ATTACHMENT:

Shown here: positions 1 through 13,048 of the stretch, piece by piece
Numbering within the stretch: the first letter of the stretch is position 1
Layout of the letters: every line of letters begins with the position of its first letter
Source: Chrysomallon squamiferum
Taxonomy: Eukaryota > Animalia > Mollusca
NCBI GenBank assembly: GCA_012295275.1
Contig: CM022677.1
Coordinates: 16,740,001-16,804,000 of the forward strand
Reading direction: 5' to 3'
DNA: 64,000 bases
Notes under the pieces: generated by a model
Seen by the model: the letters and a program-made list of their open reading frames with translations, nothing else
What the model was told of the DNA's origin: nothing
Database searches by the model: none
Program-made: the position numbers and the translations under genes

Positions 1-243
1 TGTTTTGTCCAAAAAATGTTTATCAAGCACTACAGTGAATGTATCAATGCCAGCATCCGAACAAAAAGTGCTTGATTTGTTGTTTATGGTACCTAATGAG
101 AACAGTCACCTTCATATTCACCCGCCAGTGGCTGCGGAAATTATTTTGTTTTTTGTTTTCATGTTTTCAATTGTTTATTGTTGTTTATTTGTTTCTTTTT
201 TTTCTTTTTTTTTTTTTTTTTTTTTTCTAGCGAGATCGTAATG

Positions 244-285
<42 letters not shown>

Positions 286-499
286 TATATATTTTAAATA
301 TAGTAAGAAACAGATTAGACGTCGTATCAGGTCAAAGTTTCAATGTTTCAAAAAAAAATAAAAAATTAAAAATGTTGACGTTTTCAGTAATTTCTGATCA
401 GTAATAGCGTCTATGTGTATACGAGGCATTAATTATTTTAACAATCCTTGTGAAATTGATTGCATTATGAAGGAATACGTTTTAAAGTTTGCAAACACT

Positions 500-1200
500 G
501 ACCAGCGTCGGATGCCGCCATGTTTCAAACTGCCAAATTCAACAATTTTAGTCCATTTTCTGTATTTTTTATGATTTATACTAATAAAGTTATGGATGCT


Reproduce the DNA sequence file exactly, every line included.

Shown here: positions 1 through 13,048 of the stretch, piece by piece
Numbering within the stretch: the first letter of the stretch is position 1
Layout of the letters: every line of letters begins with the position of its first letter
Source: Chrysomallon squamiferum
Taxonomy: Eukaryota > Animalia > Mollusca
NCBI GenBank assembly: GCA_012295275.1
Contig: CM022677.1
Coordinates: 16,740,001-16,804,000 of the forward strand
Reading direction: 5' to 3'
DNA: 64,000 bases
Notes under the pieces: generated by a model
Seen by the model: the letters and a program-made list of their open reading frames with translations, nothing else
What the model was told of the DNA's origin: nothing
Database searches by the model: none
Program-made: the position numbers and the translations under genes

Positions 1-243
1 TGTTTTGTCCAAAAAATGTTTATCAAGCACTACAGTGAATGTATCAATGCCAGCATCCGAACAAAAAGTGCTTGATTTGTTGTTTATGGTACCTAATGAG
101 AACAGTCACCTTCATATTCACCCGCCAGTGGCTGCGGAAATTATTTTGTTTTTTGTTTTCATGTTTTCAATTGTTTATTGTTGTTTATTTGTTTCTTTTT
201 TTTCTTTTTTTTTTTTTTTTTTTTTTCTAGCGAGATCGTAATG

Positions 244-285
<42 letters not shown>

Positions 286-499
286 TATATATTTTAAATA
301 TAGTAAGAAACAGATTAGACGTCGTATCAGGTCAAAGTTTCAATGTTTCAAAAAAAAATAAAAAATTAAAAATGTTGACGTTTTCAGTAATTTCTGATCA
401 GTAATAGCGTCTATGTGTATACGAGGCATTAATTATTTTAACAATCCTTGTGAAATTGATTGCATTATGAAGGAATACGTTTTAAAGTTTGCAAACACT

Positions 500-1200
500 G
501 ACCAGCGTCGGATGCCGCCATGTTTCAAACTGCCAAATTCAACAATTTTAGTCCATTTTCTGTATTTTTTATGATTTATACTAATAAAGTTATGGATGCT